Wednesday, July 16, 2008


For all that he's ever done to help and abide by me, I respect my father - but I still think he's wrong. You see, he takes the point of view that anything that is different is automatically wrong. He grew up in early 1960's Birmingham, a city at a time rife with racism and prejudice. Guess it informed the man he grew up to be - somebody who quite willingly shouts slur like "Paki" or "terrorist" at any passing Asian man or woman just because... well, they aren't like him.

He's also got a lot of venom for homosexuals. Everytime he's 'sure' that a gay man or lesbian woman is near, without exception, he'll make a comment - usually jokey in tone - to try and intimidate them, or unsettle them, or cause upset. Just because they're different, and he can.

It's unsettling watching him do it; and until recently, I never dared to have the courage to tell him to stop doing it, because "stop" invokes a lot of power - and my Dad intimidates me so much, because he's my Dad and that's a very Dad thing to do, that I never dared realise that inside me I had that power, to say one little word. "Stop".

He won't change, my Dad. As long as he lives, he'll still have those thoughts inside of him - even if, after recent outbursts on my behalf, he never airs them infront of me again. People like that don't change; they can't - because it's in their nature.

It's one of the reasons why a show like Torchwood connects with me so greatly. Sure, I think it's dramatically flawed, and the characters sometimes don't connect or resinate with the audience as much as they could do, but I respect that the show has balls. And not just teeny-weeny things; we're talking mega sized testes. What other primetime show, now cut down for a family audience, would dare show sexuality so freely, and with immense fun?

Sure, we have "Queer as Folk" and "Six Feet Under" and "The L Word", but don't quite click with a mainstream audience, especially a British one, now do they?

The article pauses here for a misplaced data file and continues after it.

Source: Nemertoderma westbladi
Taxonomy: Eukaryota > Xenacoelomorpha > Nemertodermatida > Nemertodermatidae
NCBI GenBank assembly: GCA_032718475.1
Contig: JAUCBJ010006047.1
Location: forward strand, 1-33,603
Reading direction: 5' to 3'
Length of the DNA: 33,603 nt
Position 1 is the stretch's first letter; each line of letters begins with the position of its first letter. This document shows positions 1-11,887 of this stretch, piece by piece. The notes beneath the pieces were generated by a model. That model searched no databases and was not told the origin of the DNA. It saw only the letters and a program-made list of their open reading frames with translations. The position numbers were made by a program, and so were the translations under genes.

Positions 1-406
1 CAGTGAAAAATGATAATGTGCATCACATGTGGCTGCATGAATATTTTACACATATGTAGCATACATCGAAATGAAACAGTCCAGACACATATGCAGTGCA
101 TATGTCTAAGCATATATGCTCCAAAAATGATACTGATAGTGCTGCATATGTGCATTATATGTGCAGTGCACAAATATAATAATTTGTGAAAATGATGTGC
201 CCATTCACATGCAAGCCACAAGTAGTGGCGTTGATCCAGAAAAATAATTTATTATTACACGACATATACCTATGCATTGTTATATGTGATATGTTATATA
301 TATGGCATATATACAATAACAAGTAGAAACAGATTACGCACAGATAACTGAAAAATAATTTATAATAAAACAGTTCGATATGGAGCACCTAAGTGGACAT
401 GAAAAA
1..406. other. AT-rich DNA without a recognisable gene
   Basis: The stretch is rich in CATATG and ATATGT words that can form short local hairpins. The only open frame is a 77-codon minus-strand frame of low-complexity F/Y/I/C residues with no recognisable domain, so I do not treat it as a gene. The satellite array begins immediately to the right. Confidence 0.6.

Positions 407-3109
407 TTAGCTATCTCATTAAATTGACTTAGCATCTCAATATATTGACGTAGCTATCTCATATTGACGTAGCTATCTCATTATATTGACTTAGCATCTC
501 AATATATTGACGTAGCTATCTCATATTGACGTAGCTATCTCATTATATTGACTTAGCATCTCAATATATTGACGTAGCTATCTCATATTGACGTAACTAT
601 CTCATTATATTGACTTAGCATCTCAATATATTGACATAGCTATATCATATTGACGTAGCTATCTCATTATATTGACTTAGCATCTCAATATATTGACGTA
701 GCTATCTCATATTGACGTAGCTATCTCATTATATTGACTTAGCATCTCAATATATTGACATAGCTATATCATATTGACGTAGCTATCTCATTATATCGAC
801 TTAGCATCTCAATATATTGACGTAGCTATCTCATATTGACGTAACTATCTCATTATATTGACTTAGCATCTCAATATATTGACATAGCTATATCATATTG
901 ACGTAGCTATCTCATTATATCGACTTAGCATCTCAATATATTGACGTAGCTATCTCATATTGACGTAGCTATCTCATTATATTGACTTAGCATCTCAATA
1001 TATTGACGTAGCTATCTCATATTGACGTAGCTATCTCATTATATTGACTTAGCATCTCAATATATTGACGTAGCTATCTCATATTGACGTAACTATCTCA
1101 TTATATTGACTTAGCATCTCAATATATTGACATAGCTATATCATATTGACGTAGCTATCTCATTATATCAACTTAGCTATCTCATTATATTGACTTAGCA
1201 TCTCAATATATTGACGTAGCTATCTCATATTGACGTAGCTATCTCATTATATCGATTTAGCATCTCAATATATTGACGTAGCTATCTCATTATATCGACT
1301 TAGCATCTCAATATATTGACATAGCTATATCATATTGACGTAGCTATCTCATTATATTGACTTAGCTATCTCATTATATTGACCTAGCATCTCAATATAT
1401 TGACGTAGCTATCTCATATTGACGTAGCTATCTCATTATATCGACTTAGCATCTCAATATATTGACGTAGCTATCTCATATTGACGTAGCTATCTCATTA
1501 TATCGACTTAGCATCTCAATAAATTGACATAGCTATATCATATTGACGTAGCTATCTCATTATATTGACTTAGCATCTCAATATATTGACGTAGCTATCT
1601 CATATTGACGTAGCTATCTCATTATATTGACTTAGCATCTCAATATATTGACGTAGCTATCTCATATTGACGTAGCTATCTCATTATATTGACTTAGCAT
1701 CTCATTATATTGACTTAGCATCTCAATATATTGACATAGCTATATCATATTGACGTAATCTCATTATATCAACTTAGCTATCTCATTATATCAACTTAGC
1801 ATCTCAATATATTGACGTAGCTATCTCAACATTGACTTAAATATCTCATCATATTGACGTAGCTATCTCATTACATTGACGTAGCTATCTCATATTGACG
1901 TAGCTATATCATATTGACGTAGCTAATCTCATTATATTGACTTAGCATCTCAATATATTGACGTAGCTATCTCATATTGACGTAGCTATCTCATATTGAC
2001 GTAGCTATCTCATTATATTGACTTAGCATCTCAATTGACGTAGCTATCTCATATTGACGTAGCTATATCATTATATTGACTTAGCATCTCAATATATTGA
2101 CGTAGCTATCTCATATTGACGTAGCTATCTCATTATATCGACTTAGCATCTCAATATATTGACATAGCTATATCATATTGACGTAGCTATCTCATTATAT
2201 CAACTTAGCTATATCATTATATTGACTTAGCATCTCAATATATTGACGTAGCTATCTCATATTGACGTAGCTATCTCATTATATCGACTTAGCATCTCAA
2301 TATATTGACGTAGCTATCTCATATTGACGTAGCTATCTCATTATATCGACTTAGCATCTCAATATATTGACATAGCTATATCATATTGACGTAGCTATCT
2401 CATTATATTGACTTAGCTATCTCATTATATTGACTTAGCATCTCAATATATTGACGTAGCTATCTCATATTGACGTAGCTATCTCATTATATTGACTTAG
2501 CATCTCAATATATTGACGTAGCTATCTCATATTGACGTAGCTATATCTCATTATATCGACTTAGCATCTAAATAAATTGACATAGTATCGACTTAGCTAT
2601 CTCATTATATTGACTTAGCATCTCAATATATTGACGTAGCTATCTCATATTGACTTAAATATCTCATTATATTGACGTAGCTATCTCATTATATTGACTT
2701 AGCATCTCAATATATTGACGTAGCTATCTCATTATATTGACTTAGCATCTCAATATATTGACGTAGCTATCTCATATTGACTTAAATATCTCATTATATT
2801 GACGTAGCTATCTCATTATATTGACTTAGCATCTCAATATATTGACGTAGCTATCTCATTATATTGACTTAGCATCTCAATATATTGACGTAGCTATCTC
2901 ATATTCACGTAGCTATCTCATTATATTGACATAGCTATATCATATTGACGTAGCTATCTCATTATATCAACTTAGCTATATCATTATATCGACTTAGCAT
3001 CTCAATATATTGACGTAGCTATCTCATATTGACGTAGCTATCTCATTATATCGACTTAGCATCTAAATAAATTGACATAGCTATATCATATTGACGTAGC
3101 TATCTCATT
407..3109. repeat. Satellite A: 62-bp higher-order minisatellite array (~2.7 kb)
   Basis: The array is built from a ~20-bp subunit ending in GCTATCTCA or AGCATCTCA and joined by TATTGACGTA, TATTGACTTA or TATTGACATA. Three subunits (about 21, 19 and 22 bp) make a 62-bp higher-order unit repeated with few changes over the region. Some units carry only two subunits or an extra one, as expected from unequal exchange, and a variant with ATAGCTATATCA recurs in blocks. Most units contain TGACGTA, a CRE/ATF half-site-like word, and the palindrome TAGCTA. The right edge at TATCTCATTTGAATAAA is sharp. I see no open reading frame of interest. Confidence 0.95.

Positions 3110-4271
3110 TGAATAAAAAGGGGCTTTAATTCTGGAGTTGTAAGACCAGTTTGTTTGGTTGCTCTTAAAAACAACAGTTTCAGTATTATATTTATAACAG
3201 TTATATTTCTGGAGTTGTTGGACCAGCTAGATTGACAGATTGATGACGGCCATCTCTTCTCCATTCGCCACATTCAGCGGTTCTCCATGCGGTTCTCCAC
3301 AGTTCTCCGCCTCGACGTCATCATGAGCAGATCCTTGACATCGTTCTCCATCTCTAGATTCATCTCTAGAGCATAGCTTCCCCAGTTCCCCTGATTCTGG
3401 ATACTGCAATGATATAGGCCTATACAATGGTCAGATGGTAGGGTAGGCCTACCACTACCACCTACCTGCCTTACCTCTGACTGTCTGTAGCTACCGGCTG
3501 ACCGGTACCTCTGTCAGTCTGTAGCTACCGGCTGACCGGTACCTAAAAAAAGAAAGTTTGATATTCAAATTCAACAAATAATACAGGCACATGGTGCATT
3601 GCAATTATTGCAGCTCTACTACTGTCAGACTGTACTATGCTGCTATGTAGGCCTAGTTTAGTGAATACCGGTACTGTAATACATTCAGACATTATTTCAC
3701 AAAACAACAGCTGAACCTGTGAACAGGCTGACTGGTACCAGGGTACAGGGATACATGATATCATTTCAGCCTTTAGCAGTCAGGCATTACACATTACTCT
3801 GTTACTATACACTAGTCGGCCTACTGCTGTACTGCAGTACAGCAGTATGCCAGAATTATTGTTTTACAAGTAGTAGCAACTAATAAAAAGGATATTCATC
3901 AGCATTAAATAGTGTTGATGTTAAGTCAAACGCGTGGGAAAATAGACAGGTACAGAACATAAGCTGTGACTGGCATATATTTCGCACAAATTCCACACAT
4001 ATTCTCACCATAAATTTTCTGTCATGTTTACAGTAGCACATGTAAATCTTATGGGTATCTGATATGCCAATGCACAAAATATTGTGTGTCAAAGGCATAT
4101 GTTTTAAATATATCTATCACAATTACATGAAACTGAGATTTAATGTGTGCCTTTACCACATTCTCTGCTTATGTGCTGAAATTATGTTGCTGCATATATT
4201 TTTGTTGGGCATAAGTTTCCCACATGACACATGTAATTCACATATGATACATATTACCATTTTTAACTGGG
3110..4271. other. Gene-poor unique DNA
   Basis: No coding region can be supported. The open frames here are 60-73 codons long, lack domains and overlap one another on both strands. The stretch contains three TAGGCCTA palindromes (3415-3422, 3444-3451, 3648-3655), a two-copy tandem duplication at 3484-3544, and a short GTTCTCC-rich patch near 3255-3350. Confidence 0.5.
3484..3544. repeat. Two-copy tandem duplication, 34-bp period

I respect Torchwood for simply putting two fingers up at the established idea of popular homophobia and having a general sexually liberated philosphy. We need more shows like that if people like my Dad are to understand that they're wrong - and more importantly, why they're wrong.

It's a reason why I'm not too sure about "The Making of Me" (BBC One, July 24th, 9pm) which shows John Barrowman exploring the reasons behind homosexuality - more specifically, what makes people gay. To be honest, the programme makes me a little uneasy, because it's another of those shows that seperates straight from gay - it's main agenda being to show audiences that gay means different than you or I.

Shows like Torchwood are needed to demonstrate to the world that that's simply not true - to be gay or lesbian is a mere sexual orientation. To take away human rights based upon that (or any other prejudice) is simply wrong.

You may/may not be the biggest Torchwood fan around, or might be a casual viewer who's stumbled across this site by mistake, but learn something from this wonderful cheeky and irrelevant show of our's - different = good. Next time somebody tells you differently, shut them up. In the nicest possible way, they deserve it.

So, here goes...

Dad, you're wrong - just like so many others.

Look at Torchwood for example. It's flawed as Hell and a little directionless much of the time; but it got one thing right. This is the 21st century, and it's time that things changed.

UPDATE: There's a lovely JB snippet here.
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